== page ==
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Couple who lost their home in Black Forest Fire to be awarded Keeper of the Keys

August 9, 2014 Updated: August 9, 2014 at 1:10 am
Caption +
A cross made of charred wood, sits on a hill near the foundation of the burned home of Lynn and Ray Rozak. The Rozaks have been living in a camper with their dog, Kelly, since their home burned last year in the Black Forest Fire. They hope to rebuild soon on the same property. Wednesday, May 15, 2014. (The Gazette/Jerilee Bennett)

The Keeper of the Keys. It sounds like a character's title in the TV fantasy "Game of Thrones."

Ray Rozak and his wife, Lin, could star in the epic tale. But their life's saga is story enough.

The Keepers title will be bestowed on them Sunday at the Black Forest Community Hall. The award is given by the Black Forest Club to those who have lived in the area at least 10 years, exemplify the spirit of the community and who have made it a better place to live through good works.

The Rozaks' only official appearance as Keepers will be at the Black Forest Festival parade Aug. 16. But they will hold the title for a year. The storied set of seven carved wooden keys, coated with copper, have been passed among Keepers for 54 years.

Each key signifies an attribute of the Black Forest, including the "spirit of neighborliness." Another key has traditionally represented the "changing beauties of trees. That one has taken on a special meaning since the Black Forest fire devoured thousands of trees and 488 homes in 2013.

The Rozaks' home burned in the flames. They hope to rebuild, but for now are living in a 30-foot trailer on their property with their Labrador retriever Kelly - a volunteer therapy dog who visits hospitals with her owners.

The Rozaks were surprised and thrilled to be named Keepers of the Keys.

"It makes us feel even closer to the community," Ray said.

They purchased the land in 1978 during a vacation trip from their home in Ohio. Ray retired from a phone company and Lin retired from an air conditioning and heating company. They built the barn first, and finished the home in 2007. It had cement siding covered with stucco, a composite deck, heat-proof windows and an approved fire roof. Gravel, not mulch, surrounded the home.

But it was no match for the 200-foot flames that engulfed the house and the family heirlooms inside.

Lives of service

Despite such a calamitous setback, they have spent the past year helping others. It is in their nature. Ray spent 38 years as a scout leader and served in the Army and Ohio National Guard. Lin was an active school volunteer. They received a National AARP certificate for their work with Black Forest AARP projects, including food drives, senior driver safety and paper shredding.

After the Waldo Canyon fire two years ago, Ray helped mitigate the Flying W Ranch area. Lin has volunteered with St. Francis Nursing Home, visiting residents and helping decorate rooms, and at Goodwill she has helped special needs workers with their duties.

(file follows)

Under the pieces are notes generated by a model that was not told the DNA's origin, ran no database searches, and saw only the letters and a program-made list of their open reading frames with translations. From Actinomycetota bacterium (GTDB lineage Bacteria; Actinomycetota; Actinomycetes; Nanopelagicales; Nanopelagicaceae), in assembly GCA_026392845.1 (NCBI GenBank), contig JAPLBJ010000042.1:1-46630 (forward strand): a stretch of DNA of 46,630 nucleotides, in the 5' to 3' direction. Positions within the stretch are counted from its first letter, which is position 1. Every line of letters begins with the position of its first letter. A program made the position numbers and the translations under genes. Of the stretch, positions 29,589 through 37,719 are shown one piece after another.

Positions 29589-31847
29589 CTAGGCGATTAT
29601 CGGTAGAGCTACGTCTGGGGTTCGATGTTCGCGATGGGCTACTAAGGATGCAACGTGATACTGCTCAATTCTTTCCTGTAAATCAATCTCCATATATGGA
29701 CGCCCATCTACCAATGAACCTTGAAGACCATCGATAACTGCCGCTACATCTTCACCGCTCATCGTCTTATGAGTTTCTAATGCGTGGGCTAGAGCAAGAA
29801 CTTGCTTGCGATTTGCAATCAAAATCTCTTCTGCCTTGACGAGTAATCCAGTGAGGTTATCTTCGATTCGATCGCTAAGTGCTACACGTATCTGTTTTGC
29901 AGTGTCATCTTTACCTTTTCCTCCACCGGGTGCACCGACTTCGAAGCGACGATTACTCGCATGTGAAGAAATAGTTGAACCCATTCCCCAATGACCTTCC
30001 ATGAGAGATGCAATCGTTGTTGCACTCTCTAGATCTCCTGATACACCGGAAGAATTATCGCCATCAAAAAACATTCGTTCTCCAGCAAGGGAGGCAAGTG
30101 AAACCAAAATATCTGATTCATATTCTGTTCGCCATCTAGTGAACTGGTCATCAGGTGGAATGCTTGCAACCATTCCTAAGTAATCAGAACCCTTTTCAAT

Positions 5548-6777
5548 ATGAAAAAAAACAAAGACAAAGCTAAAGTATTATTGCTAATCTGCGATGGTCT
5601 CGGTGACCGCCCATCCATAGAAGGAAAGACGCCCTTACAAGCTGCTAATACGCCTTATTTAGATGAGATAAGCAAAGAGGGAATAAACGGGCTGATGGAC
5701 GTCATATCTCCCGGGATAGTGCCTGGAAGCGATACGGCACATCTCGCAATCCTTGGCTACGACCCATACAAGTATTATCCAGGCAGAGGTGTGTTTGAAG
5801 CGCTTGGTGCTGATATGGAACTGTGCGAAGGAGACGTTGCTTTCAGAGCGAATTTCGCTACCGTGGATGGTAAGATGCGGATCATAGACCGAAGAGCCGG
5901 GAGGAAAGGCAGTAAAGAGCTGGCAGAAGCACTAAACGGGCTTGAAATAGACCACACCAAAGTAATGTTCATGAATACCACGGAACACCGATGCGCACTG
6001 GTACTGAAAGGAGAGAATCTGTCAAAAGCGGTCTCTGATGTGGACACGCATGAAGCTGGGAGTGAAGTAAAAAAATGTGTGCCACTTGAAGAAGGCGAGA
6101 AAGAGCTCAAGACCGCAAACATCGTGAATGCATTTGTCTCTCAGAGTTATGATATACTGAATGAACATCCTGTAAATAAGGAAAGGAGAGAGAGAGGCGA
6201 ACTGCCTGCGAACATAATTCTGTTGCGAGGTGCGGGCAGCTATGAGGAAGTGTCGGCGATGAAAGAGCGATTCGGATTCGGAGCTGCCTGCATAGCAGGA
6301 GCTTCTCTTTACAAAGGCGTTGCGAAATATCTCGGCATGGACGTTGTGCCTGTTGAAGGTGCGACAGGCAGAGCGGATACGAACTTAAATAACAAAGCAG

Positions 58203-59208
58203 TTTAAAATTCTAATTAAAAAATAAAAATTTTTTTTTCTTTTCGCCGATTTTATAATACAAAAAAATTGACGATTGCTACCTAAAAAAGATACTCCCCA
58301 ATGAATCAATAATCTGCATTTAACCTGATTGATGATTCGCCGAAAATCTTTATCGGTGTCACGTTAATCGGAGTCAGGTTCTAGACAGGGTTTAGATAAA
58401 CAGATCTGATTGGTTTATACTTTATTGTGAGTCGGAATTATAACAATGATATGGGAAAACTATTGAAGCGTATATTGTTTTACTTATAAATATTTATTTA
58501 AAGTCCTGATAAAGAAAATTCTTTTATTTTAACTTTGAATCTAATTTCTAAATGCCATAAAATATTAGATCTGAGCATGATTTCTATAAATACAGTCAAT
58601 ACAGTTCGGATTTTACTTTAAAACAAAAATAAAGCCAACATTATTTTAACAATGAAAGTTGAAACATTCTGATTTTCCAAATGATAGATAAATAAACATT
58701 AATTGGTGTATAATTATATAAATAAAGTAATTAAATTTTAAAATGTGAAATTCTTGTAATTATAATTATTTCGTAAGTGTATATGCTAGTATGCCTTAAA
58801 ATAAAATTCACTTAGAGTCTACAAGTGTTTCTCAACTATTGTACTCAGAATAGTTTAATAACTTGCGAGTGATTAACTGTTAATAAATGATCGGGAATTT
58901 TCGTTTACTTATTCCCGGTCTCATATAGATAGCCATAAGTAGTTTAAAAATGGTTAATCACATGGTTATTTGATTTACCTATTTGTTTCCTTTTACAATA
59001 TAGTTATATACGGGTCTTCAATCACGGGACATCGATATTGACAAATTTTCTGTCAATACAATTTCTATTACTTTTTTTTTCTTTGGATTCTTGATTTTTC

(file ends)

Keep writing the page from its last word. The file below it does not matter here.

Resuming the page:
They volunteer long hours at Crosses for Losses, a nonprofit organization in Black Forest that has shouldered a lot of the work of helping fire victims.

Lin coordinates the main cabin which provides appliances, furniture and clothing for those in need. Ray runs the food pantry, which has given out 55,250 pounds of food since Jan. 16.

Mary Turner, whose house burned down, is among the many who applaud the Rozaks for their volunteer work.

In fact, there were no other nominees this year, which is highly unusual.

"Lin is a hugger. She doesn't want people to feel alone or forgotten," Turner said.

Ray said he and his wife have been helped as much as they have helped.

"It takes my mind off our problems," he said. "We are lucky we have a roof, even if it has wheels, and insurance. Some don't have anything,"

The Keeper of the Keys award was created by the Black Forest Club in 1960. It was first presented during a summer festival, said Barbara Hosmer, who is overseeing Sunday's awards dinner at the Black Forest Community Hall at Shoup and Black Forest roads.

Both club and hall and the Keeper of the Keys have helped hold the community together through bad times and good.

There were few families living in the area when residents donated logs and labor to build it. The women stripped bark off the logs, and the men erected the building, Hosmer said. It was completed in 1929 after two years of work.

"Homes were far apart, so this was where they gathered for dances, game nights, church services, to get important information," said Terry Stokka, chairman of the Black Forest Club's history committee.

About nine historic buildings were lost in the fire, but the Black Forest Club survived, along with the photos on the walls. Some of those photos feature past Keepers of the Keys.

It was in the hall that ideas for the area's fire district, rural electric program and telephone service were born. Other activities still abound, even with so many still displaced by the fire - Boy Scouts, Arts and Crafts Guild meetings, yoga and karate classes, weddings and concerts.

And at 6 p.m. Sunday there will be the annual presentation of the Keepers of the Keys award. It will be one of those old-fashioned affairs where neighbors bring potluck dishes to share.

Lin Rozak said it was an unexpected surprise to be chosen for the award by she and Ray's neighbors.

"To think people feel we deserve it, it touches my heart."

And, she said, the fire has not destroyed that pioneering sense of community.

"It's much more than it was. Everyone is so much closer. It's a big family now."


Contact Carol McGraw: 636-0371

Twitter @mcgrawatGazette

Facebook Carol.McGraw1

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